Pope Benedict XVI’s body lying in state at St Peter’s Basilica

Tens of thousands of people are expected to visit the former pope before he is laid to rest on Thursday.

A steady stream of tens of thousands of people filed into St Peter’s Basilica to pay their respects to former Pope Benedict XVI, whose body is lying in the basilica before his funeral later this week.

Doors were swung open to the public shortly after 9am local time (08:00 GMT) on Monday. Some of those in attendance had waited for hours in the dampness before dawn to pay their respects to the late pontiff.

The German theologian, who died on Saturday aged 95 in a secluded Vatican monastery, led the Catholic Church for eight years before becoming the first pope in six centuries to step down in 2013.

Security was tight, with visitors going through several check points before entering the basilica. Many stopped to pray after viewing the body or stayed to attend Mass in side chapels.

Pope Benedict
Faithful queue to pay homage to former Pope Benedict in St Peter’s Basilica at the Vatican [Kai Pfaffenbach/Reuters]

“I feel like he was a grandfather to us,” Veronica Siegal, 16, a Catholic high school student from Baton Rouge, Louisiana, who is in Rome for a programme of religious study, told Reuters news agency in St Peter’s Square after viewing the body.

She said she had read one of Benedict’s books on Jesus for one of her courses.

“I know that he is in a better place because he was a holy man and he led so well,” said her classmate, Molly Foley, also 16, from Atlanta, Georgia. A third girl in the group wore a United States flag on her back.

Vatican police said that 65,000 people had filed past on the first day.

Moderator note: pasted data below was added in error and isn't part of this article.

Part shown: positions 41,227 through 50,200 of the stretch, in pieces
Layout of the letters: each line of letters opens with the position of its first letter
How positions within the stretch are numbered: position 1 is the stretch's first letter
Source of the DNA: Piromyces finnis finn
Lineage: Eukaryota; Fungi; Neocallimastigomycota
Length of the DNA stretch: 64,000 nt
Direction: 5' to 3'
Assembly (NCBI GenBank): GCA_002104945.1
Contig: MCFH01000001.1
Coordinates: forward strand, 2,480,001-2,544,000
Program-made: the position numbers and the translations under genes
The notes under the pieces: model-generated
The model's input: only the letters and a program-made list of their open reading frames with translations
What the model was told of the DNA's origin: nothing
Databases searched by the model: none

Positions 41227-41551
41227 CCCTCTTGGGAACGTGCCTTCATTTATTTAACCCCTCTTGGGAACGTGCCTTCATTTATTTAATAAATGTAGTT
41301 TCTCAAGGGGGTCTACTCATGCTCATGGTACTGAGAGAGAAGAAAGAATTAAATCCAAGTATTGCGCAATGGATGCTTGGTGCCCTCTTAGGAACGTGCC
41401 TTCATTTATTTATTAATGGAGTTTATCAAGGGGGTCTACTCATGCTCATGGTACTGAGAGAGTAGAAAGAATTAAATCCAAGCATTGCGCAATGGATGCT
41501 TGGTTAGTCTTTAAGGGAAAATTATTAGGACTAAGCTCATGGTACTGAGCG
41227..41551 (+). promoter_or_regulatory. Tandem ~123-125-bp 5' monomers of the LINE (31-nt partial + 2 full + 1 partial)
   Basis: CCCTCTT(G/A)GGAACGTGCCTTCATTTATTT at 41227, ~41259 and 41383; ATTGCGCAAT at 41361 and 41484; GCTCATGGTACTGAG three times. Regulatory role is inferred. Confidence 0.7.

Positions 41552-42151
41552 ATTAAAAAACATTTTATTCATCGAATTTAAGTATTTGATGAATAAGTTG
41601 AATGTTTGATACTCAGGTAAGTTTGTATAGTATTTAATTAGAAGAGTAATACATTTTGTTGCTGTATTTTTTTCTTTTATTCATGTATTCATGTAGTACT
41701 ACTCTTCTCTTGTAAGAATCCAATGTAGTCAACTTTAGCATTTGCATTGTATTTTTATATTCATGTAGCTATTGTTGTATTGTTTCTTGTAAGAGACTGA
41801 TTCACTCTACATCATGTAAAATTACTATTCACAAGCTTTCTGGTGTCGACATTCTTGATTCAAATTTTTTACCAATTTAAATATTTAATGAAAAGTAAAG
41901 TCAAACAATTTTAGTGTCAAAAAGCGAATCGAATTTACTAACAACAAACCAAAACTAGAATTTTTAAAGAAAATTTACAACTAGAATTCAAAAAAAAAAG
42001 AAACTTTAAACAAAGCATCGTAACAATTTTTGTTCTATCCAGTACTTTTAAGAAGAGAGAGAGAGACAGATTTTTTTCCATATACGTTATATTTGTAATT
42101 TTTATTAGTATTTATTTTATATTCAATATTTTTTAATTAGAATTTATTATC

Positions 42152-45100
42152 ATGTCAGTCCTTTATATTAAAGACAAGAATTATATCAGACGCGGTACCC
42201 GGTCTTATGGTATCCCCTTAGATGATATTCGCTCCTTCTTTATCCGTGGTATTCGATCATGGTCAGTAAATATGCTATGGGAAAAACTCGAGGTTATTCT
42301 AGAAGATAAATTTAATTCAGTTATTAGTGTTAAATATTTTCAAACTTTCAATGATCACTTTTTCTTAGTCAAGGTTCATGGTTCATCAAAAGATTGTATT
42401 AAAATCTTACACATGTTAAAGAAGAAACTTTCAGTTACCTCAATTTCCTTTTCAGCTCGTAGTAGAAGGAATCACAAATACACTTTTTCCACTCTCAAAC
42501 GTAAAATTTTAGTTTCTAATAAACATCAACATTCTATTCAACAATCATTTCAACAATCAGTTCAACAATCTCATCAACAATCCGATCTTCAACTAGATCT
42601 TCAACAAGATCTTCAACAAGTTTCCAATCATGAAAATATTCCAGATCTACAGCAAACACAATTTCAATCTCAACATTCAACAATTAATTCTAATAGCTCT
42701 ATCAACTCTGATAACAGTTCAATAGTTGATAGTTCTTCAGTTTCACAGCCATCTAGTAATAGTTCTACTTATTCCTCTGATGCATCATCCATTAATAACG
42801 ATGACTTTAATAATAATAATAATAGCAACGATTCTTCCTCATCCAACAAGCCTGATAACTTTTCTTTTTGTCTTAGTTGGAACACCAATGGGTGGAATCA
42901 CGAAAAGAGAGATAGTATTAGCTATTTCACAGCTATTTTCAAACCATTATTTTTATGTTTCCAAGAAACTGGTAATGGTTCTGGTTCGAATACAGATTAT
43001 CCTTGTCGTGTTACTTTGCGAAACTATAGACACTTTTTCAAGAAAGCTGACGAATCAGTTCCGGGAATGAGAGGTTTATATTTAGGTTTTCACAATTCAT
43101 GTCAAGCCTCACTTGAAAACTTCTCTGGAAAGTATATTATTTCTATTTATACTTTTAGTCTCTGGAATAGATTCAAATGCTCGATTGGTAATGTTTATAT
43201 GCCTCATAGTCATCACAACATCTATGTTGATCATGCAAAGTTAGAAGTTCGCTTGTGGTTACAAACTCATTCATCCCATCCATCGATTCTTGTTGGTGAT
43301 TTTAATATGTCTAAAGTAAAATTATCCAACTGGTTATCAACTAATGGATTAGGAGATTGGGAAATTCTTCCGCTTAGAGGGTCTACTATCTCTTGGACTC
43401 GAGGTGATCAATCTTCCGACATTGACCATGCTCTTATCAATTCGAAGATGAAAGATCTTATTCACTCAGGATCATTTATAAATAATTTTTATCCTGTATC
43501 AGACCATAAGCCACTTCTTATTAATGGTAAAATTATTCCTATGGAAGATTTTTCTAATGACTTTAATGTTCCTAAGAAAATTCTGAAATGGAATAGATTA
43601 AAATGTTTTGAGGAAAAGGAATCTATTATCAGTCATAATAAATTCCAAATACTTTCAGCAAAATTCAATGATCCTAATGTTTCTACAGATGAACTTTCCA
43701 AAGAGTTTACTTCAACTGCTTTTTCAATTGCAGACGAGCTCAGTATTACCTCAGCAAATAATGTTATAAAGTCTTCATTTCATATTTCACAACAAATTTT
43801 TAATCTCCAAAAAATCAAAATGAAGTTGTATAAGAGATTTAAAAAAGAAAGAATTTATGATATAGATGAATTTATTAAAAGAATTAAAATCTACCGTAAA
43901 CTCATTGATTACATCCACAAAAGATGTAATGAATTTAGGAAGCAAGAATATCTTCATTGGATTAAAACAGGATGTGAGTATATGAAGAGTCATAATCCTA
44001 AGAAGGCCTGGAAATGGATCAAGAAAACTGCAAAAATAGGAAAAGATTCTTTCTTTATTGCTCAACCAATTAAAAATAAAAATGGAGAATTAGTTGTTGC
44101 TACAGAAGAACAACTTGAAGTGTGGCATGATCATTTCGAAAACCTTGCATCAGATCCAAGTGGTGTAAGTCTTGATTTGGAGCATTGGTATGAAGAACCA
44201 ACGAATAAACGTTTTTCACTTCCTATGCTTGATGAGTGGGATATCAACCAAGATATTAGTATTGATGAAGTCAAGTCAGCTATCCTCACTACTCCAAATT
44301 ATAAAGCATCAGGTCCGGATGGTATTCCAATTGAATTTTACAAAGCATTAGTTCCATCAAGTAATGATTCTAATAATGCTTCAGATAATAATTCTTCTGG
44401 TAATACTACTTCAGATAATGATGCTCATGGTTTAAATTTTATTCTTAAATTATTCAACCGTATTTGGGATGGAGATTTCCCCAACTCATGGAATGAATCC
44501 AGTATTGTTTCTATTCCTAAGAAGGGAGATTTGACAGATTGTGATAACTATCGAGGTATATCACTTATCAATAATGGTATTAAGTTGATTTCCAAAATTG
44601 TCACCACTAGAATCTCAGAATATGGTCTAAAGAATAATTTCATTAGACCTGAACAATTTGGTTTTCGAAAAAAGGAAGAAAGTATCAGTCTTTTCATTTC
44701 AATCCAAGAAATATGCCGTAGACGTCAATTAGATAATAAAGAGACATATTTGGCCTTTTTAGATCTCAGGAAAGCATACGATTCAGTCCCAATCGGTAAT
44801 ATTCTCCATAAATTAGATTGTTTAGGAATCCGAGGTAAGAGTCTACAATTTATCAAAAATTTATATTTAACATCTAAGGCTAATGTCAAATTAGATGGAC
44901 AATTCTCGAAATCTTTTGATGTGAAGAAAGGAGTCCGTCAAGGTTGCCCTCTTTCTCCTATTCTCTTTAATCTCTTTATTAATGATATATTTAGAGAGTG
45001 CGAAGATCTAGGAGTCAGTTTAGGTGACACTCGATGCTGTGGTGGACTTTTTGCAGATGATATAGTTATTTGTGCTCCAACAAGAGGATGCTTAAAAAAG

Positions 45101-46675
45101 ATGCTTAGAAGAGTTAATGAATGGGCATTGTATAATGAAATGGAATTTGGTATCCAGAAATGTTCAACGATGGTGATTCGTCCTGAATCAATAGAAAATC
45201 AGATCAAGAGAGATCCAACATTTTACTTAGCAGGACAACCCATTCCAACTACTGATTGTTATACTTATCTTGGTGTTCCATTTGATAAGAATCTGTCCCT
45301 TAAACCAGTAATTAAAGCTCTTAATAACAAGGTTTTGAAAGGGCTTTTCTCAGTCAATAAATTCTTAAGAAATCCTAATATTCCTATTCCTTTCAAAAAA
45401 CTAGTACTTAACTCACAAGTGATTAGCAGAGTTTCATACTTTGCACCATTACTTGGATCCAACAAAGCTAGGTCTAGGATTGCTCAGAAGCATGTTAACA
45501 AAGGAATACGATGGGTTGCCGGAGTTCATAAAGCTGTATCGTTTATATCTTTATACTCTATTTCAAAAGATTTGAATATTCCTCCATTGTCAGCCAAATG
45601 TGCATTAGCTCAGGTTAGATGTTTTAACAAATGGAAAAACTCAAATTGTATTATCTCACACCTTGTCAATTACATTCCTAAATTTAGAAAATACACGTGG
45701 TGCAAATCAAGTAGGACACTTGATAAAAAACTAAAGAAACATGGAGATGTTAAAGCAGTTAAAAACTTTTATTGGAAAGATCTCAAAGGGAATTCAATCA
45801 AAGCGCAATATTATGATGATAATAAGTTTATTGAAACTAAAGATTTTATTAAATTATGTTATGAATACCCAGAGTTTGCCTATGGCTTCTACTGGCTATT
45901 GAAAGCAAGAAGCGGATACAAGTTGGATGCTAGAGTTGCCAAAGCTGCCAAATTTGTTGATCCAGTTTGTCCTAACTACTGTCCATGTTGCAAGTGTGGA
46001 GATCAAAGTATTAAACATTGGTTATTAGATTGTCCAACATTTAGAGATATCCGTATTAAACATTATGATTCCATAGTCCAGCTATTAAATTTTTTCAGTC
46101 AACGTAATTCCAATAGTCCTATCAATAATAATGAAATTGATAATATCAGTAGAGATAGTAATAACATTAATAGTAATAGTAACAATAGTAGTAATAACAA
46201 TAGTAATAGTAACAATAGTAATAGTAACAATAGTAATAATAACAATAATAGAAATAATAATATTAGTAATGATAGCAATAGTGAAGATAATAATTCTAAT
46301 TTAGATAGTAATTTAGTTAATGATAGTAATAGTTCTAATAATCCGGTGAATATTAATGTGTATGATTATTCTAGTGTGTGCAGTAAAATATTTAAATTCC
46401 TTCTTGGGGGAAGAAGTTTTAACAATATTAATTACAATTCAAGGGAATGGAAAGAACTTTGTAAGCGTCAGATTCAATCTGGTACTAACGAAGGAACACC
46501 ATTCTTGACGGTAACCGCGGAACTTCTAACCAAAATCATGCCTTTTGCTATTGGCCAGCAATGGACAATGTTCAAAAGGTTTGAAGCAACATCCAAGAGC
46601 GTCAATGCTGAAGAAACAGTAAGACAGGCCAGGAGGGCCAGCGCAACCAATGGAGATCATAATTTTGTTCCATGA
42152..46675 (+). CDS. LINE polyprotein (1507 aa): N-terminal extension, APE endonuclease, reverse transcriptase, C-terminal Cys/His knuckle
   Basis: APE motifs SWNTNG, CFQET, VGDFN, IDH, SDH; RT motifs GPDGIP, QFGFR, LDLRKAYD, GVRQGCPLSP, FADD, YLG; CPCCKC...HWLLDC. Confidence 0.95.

More visitors are expected to visit the Vatican in the coming days, with people permitted to file until Wednesday evening.

Benedict’s body, dressed in red and gold liturgical vestments, has been placed on a simple dais watched over by two Swiss guards. Public viewing will last for 10 hours on Monday, with 12 hours scheduled for Tuesday and Wednesday each.

Benedict’s funeral will be held on Thursday in St Peter’s Square and be presided over by Pope Francis, before his remains are laid to rest in the tombs beneath St Peter’s Basilica.

Pope Benedict XVI
Benedict died on Saturday at the age of 95 in the secluded Vatican monastery where he had lived since his shock resignation in 2013 [File: Tony Gentile/Vatican]

‘Solemn but simple funeral planned

Benedict’s shock resignation nearly a decade ago created the extraordinary situation of having two “men in white” – him and Francis – at the Vatican. He cited his frailty, saying he lacked the strength for such a demanding job. His resignation may have ultimately paved the way for Pope Francis and future pontiffs to resign due to poor health.

His funeral will also break new ground.

Papal deaths usually trigger the calling of a conclave of cardinals to elect a successor, but this time Francis remains in post, and will lead proceedings.

Benedict’s funeral will be “solemn but simple”, the Vatican has said, after which he will be buried in the papal tombs under St Peter’s Basilica. The Vatican has yet to release details of the guest list, beyond saying that it will include delegations from Italy and Benedict’s native Germany.

The last papal funeral, of John Paul II in 2005, drew a million faithful and heads of state from around the world, although Benedict was a more divisive figure.

A brilliant theologian, he alienated many Catholics with his staunch defence of traditional values. As pope, he struggled to impose his authority on the church as it battled a string of crises, including over clerical sex abuse. His successor cuts a very different figure, an Argentinian Jesuit who is most at home among his flock and has sought to forge a more compassionate church.

Pope Francis paid tribute to Benedict in three New Year’s events at the Vatican over the weekend, “thanking God for the gift of this faithful servant of the Gospel and of the Church”.

Francis, 86, has raised the prospect that he might follow Benedict’s example and step down if he became unable to carry out his duties.

In July, suffering knee problems that have forced him to rely on a wheelchair, he admitted he needed to slow down or think about stepping aside.

Last month, Francis revealed he had signed a resignation letter when he took office should poor health prevent him from carrying out his duties.

Source: News Agencies